Stakeholder is one of those words that would have to be invented if it did not already exist. Without any notions of ownership or relationship or control, it is a catch-all term which describes the whole ‘community’ within and around an organisation.
For a local authority, that stakeholder community is diverse; from its elected members and staff, through Council tax payers to service contractors selected for their ability to deliver value for money. And when the authority has responsibility for education, that network extends out to the teachers and the pupils and their parents.
Communicating with these stakeholders effectively is a challenge for any authority. The vehicles available must reflect the diversity of the tasks. A forward-looking Council will gather round it a complete spectrum of communications, each chosen to give good value. There is no single communications medium that fits all applications, whether post, email, fax or public pages on the internet.
No proven technology can be ignored, however, so long as it is cost-effective and safe and does not compromise the authority’s integrity. And that is how text messaging came to be adopted at Telford & Wrekin Council in Shropshire.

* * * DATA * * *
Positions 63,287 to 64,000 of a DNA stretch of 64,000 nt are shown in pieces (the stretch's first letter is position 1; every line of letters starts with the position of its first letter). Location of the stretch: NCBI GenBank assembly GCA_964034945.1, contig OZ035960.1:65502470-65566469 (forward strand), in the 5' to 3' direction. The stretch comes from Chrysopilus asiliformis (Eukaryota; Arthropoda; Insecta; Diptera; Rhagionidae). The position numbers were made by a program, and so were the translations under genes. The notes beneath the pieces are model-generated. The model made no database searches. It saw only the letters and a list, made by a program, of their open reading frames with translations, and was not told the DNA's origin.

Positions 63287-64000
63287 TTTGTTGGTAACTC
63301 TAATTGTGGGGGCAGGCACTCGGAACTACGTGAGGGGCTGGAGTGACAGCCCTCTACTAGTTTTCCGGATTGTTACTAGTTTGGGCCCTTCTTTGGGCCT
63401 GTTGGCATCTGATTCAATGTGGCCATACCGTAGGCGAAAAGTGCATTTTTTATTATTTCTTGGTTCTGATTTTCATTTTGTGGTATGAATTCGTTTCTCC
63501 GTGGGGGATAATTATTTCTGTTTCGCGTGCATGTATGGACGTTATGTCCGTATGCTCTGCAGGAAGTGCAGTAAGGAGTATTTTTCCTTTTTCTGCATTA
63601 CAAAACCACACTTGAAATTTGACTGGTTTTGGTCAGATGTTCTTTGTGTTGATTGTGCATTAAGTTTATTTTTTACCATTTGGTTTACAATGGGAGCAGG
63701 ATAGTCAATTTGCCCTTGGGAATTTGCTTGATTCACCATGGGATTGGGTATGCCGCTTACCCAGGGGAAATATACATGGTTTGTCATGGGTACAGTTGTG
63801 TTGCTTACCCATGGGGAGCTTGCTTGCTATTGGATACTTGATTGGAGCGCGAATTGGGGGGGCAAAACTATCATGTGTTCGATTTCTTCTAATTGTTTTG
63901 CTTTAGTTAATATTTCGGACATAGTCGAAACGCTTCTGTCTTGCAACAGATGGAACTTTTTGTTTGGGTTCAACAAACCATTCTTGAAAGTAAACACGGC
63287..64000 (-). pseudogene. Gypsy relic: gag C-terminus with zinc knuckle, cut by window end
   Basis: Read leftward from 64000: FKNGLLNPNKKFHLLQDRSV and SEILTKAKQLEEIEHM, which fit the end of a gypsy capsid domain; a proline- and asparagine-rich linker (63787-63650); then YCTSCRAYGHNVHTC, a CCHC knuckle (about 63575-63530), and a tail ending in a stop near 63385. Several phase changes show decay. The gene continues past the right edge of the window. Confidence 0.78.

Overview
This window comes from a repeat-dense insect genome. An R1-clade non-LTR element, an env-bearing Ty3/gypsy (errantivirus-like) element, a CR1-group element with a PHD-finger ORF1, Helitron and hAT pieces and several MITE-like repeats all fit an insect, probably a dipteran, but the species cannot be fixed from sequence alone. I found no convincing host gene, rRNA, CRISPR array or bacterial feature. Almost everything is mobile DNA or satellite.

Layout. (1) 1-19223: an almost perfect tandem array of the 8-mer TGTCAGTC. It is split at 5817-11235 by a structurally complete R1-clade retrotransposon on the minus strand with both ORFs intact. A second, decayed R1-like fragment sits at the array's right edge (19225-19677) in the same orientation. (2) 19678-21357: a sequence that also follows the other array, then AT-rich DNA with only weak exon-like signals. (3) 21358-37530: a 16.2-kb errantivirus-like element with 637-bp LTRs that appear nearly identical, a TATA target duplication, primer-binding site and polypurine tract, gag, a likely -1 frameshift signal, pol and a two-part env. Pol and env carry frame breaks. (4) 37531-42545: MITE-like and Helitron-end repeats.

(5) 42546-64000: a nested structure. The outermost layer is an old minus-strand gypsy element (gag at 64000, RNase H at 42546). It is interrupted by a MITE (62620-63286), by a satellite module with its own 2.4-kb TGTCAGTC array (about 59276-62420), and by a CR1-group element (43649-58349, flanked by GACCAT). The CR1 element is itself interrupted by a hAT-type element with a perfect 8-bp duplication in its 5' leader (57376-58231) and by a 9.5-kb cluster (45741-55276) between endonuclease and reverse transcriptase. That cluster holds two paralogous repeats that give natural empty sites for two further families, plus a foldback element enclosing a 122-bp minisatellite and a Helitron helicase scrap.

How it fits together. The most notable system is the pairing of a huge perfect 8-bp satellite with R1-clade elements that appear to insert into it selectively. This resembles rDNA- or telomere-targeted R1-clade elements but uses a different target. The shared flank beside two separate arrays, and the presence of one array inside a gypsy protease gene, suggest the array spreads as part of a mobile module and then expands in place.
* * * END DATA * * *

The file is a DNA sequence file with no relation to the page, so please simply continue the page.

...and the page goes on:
Provided that a coherent system could be deployed to handle text messaging across the spectrum of applications being envisaged, the technology could clearly play a valuable role when the objective was to move small ‘parcels’ of information quickly to a known audience. After comparing the solutions available on the marketplace against the array of tasks for which the technology was intended, Telford & Wrekin opted for the ProcessFlows SMS gateway.
Clare Gough, Project Manager, in the Business Efficiency Team, noted that libraries are a natural application for text messaging. “It means that readers can be informed when a book on request becomes available, for example. It saves the cost and delay of generating and then posting out a letter, reminders for overdue books are another obvious use.”
The Theatre, which forms part of the multipurpose Oakengates Centre known as ‘The Place’ has adopted SMS for direct marketing. Does that suggest that the Council is indulging in ‘spam’ texting to promote its services? Gough was quick to refute that suggestion;
“Everyone receiving a message has already signed up to the service. All of the applications for SMS are still the responsibility of the central development team and a detailed set of operating procedures is being established before any are formally passed over to the user service areas.”
“We recognise that data protection is paramount. The Council’s Information Governance unit maintains a watching brief over all activities involving personal or sensitive information to ensure strict compliance.”